I did. Identity is a challenge that most African struggle with. It’s difficult to find a meaningful balance between the African and American cultures. My father is a very traditional Nigerian man, being removed from continental Africa definitely did not change his views and perceptions on the way children should be raised. So, I was raised very much as an African child - strict rules, very “unreasonable” curfews, enswathed in Nigerian cultural programs and events, heightened Nigerian cultural youth group involvement, Igbo lessons every Saturday…things that my parents felt were essential to my upbringing. Culture retention and preservation was at the tip top of their list. But these very things made me different from other American children, and as a child, you want nothing more than to be the same. So, as much as I embraced my Nigerian culture, I faced the music, different wasn’t seen as unique or quirky, it was simply seen as strange and no child wants to be strange. This presented the either or dilemma – I felt I had to identify as either Nigerian or American, but not both. The truth of the matter is, no one is born with an identity. Rather, identity is something that evolves over time. Innately, the older I got, and the more I experienced, the more important it became to embrace my identity…first as a Nigerian, then as an American. Living in Nigeria further solidified that I am Nigerian before I am American.
In terms of race in US decennial census classification, where do you fall?
I would be classified as a “Black”, “Negro” or “African-American”
Explain to us what this classification means to the foreign-born African population in the United States and their offspring?
We are all aware of the importance of the data that is collected in the US decennial census. More specifically:
a) Many federal programs are put into effect based on the race data obtained from the decennial census
b) The data effects a number of federal statutes i.e. assessing racial disparities in health and environmental risks
c) The data is critical for the basic research behind many policy decisions
d) The data is used to track economic contributions of ethnicities
e) States require these data to meet legislative redistricting requirements by local governments to run programs and meet legislative requirements. i.e. identifying segments of the population who may not be receiving medical services under the medical service act or law.
It is the data source used by federal, state and local governments and private organizations to allocate resources and determine special needs of ethnic constituencies. I really want readers to understand the ramifications of the “Black”, “Negro” or “African-American” classification – since it is a huge contributor in one of the major issues of the diverse ethnic and national African communities in America – the misconception that “Black”, “Negro” or “African-American” is a homogenous/monolithic constituency which results in the invisibility of the Africans and their various needs in data sets. I will use examples of how other immigrant groups in the US are classified to explain further. Since the 1970s, the census questionnaire has asked US residents whether they are of Hispanic origin and if so which broad Hispanic group they identify with. This action to consider Hispanic origin separately is mandated by a US Public Law. See U.S. Public Law 94-311 and Census Short Form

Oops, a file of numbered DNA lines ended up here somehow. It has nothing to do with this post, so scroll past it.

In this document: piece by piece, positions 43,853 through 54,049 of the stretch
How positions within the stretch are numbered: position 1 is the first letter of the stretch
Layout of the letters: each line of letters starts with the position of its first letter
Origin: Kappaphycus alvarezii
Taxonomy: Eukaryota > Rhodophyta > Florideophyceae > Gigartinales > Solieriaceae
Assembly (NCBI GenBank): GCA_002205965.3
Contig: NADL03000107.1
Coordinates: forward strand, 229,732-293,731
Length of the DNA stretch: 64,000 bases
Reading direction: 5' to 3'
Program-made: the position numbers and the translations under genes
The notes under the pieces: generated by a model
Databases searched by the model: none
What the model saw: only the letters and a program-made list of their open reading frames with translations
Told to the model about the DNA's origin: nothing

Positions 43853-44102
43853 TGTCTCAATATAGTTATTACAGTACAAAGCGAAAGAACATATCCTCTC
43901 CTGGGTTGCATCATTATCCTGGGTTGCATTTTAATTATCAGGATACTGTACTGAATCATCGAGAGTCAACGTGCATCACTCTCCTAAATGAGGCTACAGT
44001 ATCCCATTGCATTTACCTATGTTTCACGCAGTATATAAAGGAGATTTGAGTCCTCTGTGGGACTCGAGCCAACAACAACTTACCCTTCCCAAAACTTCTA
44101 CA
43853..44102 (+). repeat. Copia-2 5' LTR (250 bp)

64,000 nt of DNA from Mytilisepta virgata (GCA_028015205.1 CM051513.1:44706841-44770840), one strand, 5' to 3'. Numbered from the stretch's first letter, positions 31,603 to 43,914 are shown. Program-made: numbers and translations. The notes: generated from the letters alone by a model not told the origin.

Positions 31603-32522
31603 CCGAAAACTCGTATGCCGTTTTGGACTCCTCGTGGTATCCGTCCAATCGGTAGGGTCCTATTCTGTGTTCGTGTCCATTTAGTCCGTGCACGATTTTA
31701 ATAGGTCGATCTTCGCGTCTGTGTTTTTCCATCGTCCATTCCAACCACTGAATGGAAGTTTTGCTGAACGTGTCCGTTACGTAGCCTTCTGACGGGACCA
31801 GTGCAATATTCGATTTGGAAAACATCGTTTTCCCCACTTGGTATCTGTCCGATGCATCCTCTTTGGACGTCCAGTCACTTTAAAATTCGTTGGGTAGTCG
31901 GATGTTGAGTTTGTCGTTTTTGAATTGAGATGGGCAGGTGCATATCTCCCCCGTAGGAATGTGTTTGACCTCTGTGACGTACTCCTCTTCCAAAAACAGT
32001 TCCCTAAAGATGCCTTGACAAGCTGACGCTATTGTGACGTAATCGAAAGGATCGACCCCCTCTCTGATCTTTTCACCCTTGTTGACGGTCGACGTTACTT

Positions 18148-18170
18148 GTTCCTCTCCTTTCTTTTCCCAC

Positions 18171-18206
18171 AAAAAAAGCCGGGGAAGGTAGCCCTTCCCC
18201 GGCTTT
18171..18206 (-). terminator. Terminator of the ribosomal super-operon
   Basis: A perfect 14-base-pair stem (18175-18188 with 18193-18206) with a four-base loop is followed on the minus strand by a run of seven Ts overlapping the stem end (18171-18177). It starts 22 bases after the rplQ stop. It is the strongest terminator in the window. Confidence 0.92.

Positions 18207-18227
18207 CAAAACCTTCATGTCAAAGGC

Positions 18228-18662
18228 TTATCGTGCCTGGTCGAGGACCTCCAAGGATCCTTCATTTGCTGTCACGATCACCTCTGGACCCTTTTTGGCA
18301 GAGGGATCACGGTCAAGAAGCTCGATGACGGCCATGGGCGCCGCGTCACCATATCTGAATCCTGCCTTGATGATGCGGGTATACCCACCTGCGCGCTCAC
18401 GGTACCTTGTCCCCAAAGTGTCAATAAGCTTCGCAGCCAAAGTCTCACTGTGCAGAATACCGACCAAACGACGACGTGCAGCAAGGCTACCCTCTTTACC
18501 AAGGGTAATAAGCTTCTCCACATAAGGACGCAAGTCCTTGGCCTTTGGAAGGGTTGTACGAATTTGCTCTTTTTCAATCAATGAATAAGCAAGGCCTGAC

The take away?
a) “Hispanic Identity” is an isolated question on the census form, completely separate from race
b) “Hispanic Identity” is presented in a binary fashion “Is this person of Hispanic, Latino or Spanish Origin“. Left for the respondent to mark “yes” with options of origin or “no”.
Disaggregation is accounted for and encouraged. Respondents are asked to “print origin for example Argentinean, Colombian, Salvadoran and so on” The American Indian or Alaska Native and Asian constituencies are also disaggregated. “Other Asians” not listed are encouraged to print their race, and tribe and are given examples “Fijian”, “Thai”, “Hmong” same for Pacific Islanders. What about the “some other race” box you ask? Don’t bother indicating “Nigerian” here. “Black”, “Negro” or “African-American” includes those who “provide written entries such as African American, Afro American, Kenyan, Nigerian, or Haitian." Verbatim. So you see, without proper disaggregation of the foreign-born African population and their children on the US decennial census level, the diverse ethnic and national African constituencies – with all our differing linguistic, cultural, social and health needs – are invisible. Invisibility - no resource allocation and difficulty in influencing policy.
The African community is the newer, younger, and better educated but also poorer than other immigrant groups (more likely to live below the poverty line). Could you explain the paradox of economy and job placement in the African immigrant communities?